No regulation for PACs
Political action committees — organizations that promote candidates, ballot initiatives and legislation — have not been regulated in South Carolina since 2010.That’s when a U.S. district judge in Florence ruled that the state’s definition of a committee, which is another name for a PAC, was too vague.Because the groups are not legally regulated, they aren’t required to report their funding or expenses to the State Ethics Commission. Although some groups continue to report, there are no consequences for inaccurate reporting.Legislation has been filed this year that would ban PACs connected to politicians. State senators last year banned such groups among their members.Diane Knich
The advertising firm Rawle Murdy worked to push the completion of Interstate 526.
Was it paid for that work? If so, who footed the bill?
Some opponents of the extension said they think it was paid, and by the Palmetto Leadership Council.
State ethics officials said that, even if that’s true, there is nothing illegal about it because the state has no law governing political action committees, and hasn’t since 2010.
The Palmetto Leadership Council is a political action committee affiliated with House Speaker Bobby Harrell, who was a strong supporter of the road project.
In its report to the State Ethics Commission, the PAC included a $23,000 payment to Rawle Murdy in October, describing it as an election expense. That description raised eyebrows among project opponents, because Rawle Murdy rarely does electoral work.
State Sen. Wes Hayes, R-Rock Hill, said he and 11 other senators hope to change the lack of transparency with PACs, and the group filed a bill Wednesday that included regulations for the committees.
If passed, Hayes said, it would outlaw leadership PACs, which are groups connected to specific politicians. It also would provide a clear definition of such groups, and would include a requirement that they report contributions and expenditures to the State Ethics Commission.
Sen. Larry Martin, R-Pickens, one of the bill’s sponsors, said he supports the plan because PACs recently have spent large sums of money on campaigns opposing him and other candidates in elections. But he and the other candidates still don’t know who financed those campaigns because the committees don’t have to release any financial information.
“At the very least, it makes sense to require disclosure, where the money is coming from and where it is being spent,” Martin said.
Pushing for 526
The Palmetto Leadership Council has described itself as “a non-candidate committee that is dedicated to electing and retaining business friendly leaders in South Carolina’s General Assembly.”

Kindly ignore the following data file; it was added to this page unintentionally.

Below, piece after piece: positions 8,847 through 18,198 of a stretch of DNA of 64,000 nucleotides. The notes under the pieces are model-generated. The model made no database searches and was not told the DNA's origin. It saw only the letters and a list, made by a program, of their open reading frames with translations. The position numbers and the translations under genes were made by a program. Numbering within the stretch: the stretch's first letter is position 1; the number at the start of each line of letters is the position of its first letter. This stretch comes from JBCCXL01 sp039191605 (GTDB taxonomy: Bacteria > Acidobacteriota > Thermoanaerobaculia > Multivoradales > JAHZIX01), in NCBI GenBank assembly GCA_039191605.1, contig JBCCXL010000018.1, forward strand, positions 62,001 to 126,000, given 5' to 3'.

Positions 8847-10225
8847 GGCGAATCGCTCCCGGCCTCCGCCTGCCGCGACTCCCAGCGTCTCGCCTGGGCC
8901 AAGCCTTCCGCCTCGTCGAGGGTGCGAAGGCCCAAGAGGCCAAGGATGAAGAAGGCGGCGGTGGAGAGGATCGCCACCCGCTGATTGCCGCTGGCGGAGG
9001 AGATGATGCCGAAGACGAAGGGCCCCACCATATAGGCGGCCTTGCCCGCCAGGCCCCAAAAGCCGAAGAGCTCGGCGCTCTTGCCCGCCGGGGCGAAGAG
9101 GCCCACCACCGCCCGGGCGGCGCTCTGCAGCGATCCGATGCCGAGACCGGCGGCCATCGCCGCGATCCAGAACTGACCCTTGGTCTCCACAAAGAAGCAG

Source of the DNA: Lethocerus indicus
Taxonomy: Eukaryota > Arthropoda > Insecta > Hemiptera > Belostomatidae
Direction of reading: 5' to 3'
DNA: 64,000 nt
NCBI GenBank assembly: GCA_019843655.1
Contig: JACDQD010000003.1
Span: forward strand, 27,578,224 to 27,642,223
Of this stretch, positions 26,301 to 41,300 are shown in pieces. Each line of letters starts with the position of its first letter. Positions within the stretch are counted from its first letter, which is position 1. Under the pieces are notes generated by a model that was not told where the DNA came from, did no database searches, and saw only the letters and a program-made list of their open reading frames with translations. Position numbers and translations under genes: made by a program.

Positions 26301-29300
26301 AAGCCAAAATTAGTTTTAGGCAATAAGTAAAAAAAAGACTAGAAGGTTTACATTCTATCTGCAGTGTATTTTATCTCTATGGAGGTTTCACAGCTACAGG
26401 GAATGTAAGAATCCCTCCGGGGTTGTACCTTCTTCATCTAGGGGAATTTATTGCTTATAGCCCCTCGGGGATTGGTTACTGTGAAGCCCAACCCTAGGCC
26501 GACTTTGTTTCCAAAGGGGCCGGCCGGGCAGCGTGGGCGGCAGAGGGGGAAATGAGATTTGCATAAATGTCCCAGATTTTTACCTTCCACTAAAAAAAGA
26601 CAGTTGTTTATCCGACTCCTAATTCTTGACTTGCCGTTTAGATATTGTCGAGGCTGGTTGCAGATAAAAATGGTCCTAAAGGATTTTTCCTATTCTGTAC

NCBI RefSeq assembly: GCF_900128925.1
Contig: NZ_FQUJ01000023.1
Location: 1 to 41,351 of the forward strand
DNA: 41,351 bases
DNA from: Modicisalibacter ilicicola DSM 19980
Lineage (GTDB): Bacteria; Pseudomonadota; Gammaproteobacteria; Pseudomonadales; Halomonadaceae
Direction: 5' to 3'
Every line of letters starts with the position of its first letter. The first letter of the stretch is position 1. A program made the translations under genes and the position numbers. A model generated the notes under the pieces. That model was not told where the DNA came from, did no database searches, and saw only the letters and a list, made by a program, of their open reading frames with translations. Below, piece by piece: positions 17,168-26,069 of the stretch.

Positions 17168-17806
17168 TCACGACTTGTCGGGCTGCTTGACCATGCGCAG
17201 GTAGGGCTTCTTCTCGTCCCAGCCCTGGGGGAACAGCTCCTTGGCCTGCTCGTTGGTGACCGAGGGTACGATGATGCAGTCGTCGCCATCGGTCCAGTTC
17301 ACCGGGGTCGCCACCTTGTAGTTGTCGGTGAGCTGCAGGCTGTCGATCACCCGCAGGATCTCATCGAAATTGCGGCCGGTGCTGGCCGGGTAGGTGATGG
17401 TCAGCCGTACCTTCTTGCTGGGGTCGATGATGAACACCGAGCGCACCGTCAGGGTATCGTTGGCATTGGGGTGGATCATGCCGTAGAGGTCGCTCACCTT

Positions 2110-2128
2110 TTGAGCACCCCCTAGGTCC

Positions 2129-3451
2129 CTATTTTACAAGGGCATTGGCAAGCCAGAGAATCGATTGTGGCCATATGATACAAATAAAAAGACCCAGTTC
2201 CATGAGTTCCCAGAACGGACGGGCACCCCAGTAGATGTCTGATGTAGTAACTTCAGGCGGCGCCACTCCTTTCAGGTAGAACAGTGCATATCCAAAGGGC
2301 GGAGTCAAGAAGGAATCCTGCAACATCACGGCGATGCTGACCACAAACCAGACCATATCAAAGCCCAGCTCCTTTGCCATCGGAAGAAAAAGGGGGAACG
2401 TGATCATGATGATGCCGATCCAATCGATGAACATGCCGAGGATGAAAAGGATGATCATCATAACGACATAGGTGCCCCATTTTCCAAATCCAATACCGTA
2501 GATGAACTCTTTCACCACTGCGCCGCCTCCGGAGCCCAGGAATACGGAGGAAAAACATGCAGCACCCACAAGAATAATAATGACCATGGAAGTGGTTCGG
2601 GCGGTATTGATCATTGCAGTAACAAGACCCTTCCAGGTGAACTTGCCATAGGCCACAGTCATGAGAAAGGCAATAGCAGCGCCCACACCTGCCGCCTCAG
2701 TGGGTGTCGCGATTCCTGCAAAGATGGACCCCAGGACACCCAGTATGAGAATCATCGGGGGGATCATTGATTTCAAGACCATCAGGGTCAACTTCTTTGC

The group’s website has not been available since last week. Director India Hazzard Pickelsimer did not return calls or emails for comment Tuesday, Wednesday or Thursday.
Harrell spokesman Greg Foster referred questions to the PAC.
Dana Beach, director of the Coastal Conservation League, opposes the completion of Interstate 526 across Johns and James islands, which Charleston County Council approved in December with a 5-4 vote.
Beach said he thinks it’s likely that the PAC paid Rawle Murdy to launch a public relations effort to drum up support for I-526.
Beach also said that state and local leaders who supported the road project increased efforts to promote it in the summer and fall. Rawle Murdy was part of those efforts, he said. So the timing of the company’s work was consistent with an October payment.
The PAC is supposed to be about leadership, Beach said. “It’s not the Palmetto Council to Promote Interstate Extensions.”
Firm mum on payment
Rawle Murdy President Bruce Murdy acknowledged that he did work for the PAC, for which he was paid about $23,000. But he would not say what sort of work he did, referring such questions to the PAC.
Murdy also said he did work to promote I-526, a project he supported. But he would not say whether he was paid for that work. He acknowledged that his company rarely does electoral work.
Johns Island resident Rich Thomas, a member of the opposition group Nix 526, said he also wants to know who, if anyone, paid Rawle Murdy for its work on I-526.
Thomas attended a news conference in July in Charleston County offices, where a panel of high-powered state and local leaders, including Harrell, gathered to make presentations on why they thought the extension of I-526 was important.
Thomas and other residents initially were told by Rawle Murdy employees that they wouldn’t be allowed in the room, he said. But County Council Chairman Teddie Pryor stepped in and opened the meeting to the public. “Rawle Murdy was involved when they were trying to exclude citizens,” Thomas said. “I wondered who was paying them.”
Officials from Charleston County and the city of Charleston have said they didn’t pay Rawle Murdy to work on I-526.
Ethics Commission attorney Cathy Hazelwood said the state hasn’t had a law governing PACs since 2010. That’s when a federal court found the state’s PAC law unconstitutional because it inadequately defined a committee. Such groups now essentially remain unregulated, she said. “They don’t have to report. They don’t have to do anything. And what they report could be complete fiction.”
Hazelwood said it’s possible that the General Assembly this year could approve new rules for PACs. But for now, such groups aren’t required to submit anything to the commission, she said, although some do report. “They can lie about it, not lie about it, whatever,” she said. “Right now, it’s a free-for-all.”
Reach Diane Knich at 937-5491 or on Twitter @dianeknich.
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